Generative AI is everywhere. In less than a year, ChatGPT has become the norm. Before being able to integrate it into our everyday processes, we should take a closer look at the way we’ve created the business ecosystem (and society by extension), to understand that there are still multiple challenges to be addressed.
From ethical concerns to job displacement, accountability and data privacy, lots of holes can be poked into this new layer of intelligence that has surrounded the tech industry.
According to a McKinsey study published in July:
- By 2030, 30% of hours currently worked across the US economy could be automated, as generative AI has accelerated this trend
- More expansive hiring approaches will be needed to keep up with this transformation
- Changing career paths is increasingly more common, and recruiters hire from a larger pool due to talent shortage
- From 2019 through 2022, 50% more occupational shifts took place in the US economy, meaning a total of 8.6 million professionals
And this is only the beginning.
And we did. To the question of the impact on content creation, it says the following:
‘Generative AI can assist content writers in numerous ways. It can generate ideas, provide research material, and even suggest entire paragraphs, which can be especially helpful when facing writer’s block or tight deadlines. It can also offer grammatical and stylistic suggestions, making the editing process more efficient. However, the art of crafting engaging and persuasive content that resonates with the audience is still a uniquely human skill. AI can’t replicate the creativity, empathy, and cultural understanding that human writers bring to the table.
So, instead of viewing generative AI as a threat, content creators can embrace it as a valuable tool in their toolkit, allowing them to focus on the creative aspects of their work. The synergy between humans and AI can result in more efficient and higher-quality content production.’
Conveniently optimistic, but also not entirely wrong. After all, since it’s already been integrated in content creation everywhere, the increase in competitiveness for creative jobs is only going to rise in the following years. But is this a bad thing from an economic perspective?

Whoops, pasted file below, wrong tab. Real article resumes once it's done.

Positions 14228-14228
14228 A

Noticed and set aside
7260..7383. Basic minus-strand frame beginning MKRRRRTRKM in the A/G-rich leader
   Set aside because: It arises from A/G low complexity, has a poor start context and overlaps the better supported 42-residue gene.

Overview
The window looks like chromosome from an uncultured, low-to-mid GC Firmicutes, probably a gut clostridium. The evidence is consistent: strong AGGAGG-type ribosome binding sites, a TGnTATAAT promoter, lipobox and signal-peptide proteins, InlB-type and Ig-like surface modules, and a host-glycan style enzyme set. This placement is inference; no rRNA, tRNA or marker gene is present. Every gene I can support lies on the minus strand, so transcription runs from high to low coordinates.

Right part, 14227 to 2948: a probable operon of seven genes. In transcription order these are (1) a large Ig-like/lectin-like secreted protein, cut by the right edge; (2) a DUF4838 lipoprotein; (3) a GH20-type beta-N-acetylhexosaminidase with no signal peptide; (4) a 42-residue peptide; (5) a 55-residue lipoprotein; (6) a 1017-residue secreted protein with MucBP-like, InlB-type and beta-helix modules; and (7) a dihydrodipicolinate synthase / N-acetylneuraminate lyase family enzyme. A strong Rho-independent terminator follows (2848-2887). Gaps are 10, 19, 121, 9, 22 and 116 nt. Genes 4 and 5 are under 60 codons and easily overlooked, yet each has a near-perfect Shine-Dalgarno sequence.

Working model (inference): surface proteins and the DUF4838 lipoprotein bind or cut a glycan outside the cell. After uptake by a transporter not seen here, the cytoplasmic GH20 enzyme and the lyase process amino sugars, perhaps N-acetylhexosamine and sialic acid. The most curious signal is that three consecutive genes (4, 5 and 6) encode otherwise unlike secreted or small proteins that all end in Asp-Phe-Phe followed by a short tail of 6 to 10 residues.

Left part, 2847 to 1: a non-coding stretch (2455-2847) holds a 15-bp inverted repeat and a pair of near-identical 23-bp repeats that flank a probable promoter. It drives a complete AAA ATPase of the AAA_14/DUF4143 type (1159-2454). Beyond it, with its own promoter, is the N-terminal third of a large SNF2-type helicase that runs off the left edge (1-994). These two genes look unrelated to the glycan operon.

The answer is: it depends. We’ve been expecting a powerful shift in the digital economy, and the rise of AI has brought us here. More competition means higher standards from employers, but it also means higher skills for professionals looking to get hired.
For now, one thing is certain – the paradigm shift doesn’t consist of replacing people with technology, but of finding ways to create a mutually beneficial way of working.
Easy to say, but what does it mean?
Cross Industry Implications
In healthcare, AI has already revolutionized medical research by analyzing vast amounts of data to discover patterns, assist doctors in diagnosing diseases and in some cases even coming up with treatment plans. The very high number of health start-ups in the past two years aren’t just a result of the pandemic bringing healthcare forward as a leading industry for social progress, but also a result of machine learning models that can process and interpret data at a much higher pace than medical professionals.
And this is just one example. In reality, AI is in the process of changing different verticals from finance to manufacturing, customer service or education.
According to another research by McKinsey published in June this year, the potential impact of generative AI in productivity could add trillions of dollars in value to the global economy: ‘generative AI could add the equivalent of $2.6 trillion to $4.4 trillion annually across the 63 use cases we analyzed—by comparison, the United Kingdom’s entire GDP in 2021 was $3.1 trillion. This would increase the impact of all artificial intelligence by 15 to 40 percent. This estimate would roughly double if we include the impact of embedding generative AI into software that is currently used for other tasks beyond those use cases.’
In order to contribute to hyperproduction and actually generate this much financial value, integrating generative AI requires a highly accelerated pace of workforce transformation to accommodate this type of automation.
The Future Is (Almost) Here
One of the largest questions that it raises is what skills and capabilities this upcoming workforce will need to acquire in order to get the best of both worlds. Understanding the nature of value that people generate and the specific difference between types of work that can and cannot be automated is the first place to address in mitigating risks and maximizing technological adoption.
Aside from KPIs and organizational processes, this new wave of tech development has made us ask a fundamental question about the input of human work, one that will definitely require a great deal of patience, collaboration and vision to answer.